Most people in the US subscribe to bundles of TV content that is packaged through a 3rd party.  There might be 3 or 4 tiers to an offer.  A while ago, those people that packaged TV content for you also started to offer on demand services (or pay-per-view).  Over the last few years – the ratio of the on demand to the all-you-can eat model has started to shift.  Increasingly people use Netflix, Hulu, and iTunes to consume only the shows they want to watch (and usually ad-free too!).  Read how an estimated 800,000 US households abandoned their TVs for the web.

The math is pretty simple.  Most people are lucky if they spend less than $700 a year for cable.  If you could buy only the shows you want to watch at $8.99 with Netflix ($110/year) and 15 must see shows at $40/season – $600.  Together that adds up to about the same you might pay for an entry level subscription.  If you watch more than that, go with your monthly plan.  For a lot of people – the ability to just consume what they want is compelling and driving a big move towards pay-per-view.  The internet and the iPad are also changing how you can get and watch content.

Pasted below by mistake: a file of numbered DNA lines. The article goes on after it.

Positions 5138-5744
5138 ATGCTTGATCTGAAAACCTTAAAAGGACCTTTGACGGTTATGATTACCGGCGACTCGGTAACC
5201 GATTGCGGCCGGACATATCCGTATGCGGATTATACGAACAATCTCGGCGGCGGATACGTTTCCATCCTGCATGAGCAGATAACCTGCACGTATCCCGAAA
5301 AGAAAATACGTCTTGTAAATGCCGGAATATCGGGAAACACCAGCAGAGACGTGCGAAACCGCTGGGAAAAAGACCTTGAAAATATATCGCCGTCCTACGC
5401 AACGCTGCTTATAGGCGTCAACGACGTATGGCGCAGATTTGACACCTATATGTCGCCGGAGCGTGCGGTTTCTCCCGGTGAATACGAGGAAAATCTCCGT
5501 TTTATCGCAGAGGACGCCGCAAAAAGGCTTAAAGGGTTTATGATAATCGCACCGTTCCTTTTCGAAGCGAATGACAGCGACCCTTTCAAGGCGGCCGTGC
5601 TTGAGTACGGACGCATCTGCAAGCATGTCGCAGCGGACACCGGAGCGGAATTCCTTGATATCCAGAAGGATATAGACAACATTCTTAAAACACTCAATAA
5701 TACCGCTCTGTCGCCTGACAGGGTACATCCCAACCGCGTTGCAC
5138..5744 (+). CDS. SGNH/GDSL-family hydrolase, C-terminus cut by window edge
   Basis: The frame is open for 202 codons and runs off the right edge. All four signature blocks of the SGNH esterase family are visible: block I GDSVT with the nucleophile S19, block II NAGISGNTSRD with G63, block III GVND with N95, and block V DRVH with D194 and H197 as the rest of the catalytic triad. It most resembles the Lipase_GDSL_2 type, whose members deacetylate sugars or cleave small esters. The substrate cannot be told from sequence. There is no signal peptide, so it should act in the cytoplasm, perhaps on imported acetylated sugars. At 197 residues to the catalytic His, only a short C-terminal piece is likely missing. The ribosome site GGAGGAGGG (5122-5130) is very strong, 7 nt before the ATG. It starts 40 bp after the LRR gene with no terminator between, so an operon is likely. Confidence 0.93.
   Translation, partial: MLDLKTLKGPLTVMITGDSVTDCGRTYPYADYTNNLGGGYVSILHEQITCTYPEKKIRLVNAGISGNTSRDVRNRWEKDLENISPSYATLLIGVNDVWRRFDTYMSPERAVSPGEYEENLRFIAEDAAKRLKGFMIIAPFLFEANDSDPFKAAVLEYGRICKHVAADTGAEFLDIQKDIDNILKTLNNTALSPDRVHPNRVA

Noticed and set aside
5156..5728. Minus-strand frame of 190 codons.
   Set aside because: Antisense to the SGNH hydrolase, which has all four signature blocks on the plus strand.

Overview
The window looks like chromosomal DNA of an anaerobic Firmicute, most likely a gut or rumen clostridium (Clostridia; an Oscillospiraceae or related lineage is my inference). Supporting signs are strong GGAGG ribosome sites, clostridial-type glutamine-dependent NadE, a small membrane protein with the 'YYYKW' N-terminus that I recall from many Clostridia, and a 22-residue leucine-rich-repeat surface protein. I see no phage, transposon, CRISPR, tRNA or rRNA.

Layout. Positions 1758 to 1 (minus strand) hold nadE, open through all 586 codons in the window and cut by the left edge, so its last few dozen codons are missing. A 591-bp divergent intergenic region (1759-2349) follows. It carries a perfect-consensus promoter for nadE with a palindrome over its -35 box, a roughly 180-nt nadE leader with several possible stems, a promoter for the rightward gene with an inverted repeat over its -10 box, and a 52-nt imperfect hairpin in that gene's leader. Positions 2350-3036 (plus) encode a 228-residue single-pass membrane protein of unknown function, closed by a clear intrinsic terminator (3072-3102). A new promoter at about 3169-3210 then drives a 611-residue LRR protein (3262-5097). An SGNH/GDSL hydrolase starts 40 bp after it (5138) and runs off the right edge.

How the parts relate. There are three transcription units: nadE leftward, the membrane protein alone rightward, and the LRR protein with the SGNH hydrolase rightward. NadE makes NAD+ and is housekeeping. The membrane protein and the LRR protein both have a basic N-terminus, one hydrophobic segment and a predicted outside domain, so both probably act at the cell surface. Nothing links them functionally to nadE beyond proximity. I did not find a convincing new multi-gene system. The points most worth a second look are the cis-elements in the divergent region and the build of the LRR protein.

It’s no wonder that Comcast is trying to buy NBC.

I happen to think something similar is going to happen in the world of software – not just consumer software either – but full fledged business applications.  Today, content providers (software publishers) offer their products one way or the other (subscription or pay as you go).  But increasingly, because of competition, globalization, and SaaS, this is changing, and vendors will do both.

I think its good for customers and publishers to create a more vibrant and dynamic marketplace.  More options to purchase brings more customers to the table, decreases piracy, enables new ventures and creates a new playing field for software vendors to compete with one another on.  Agree?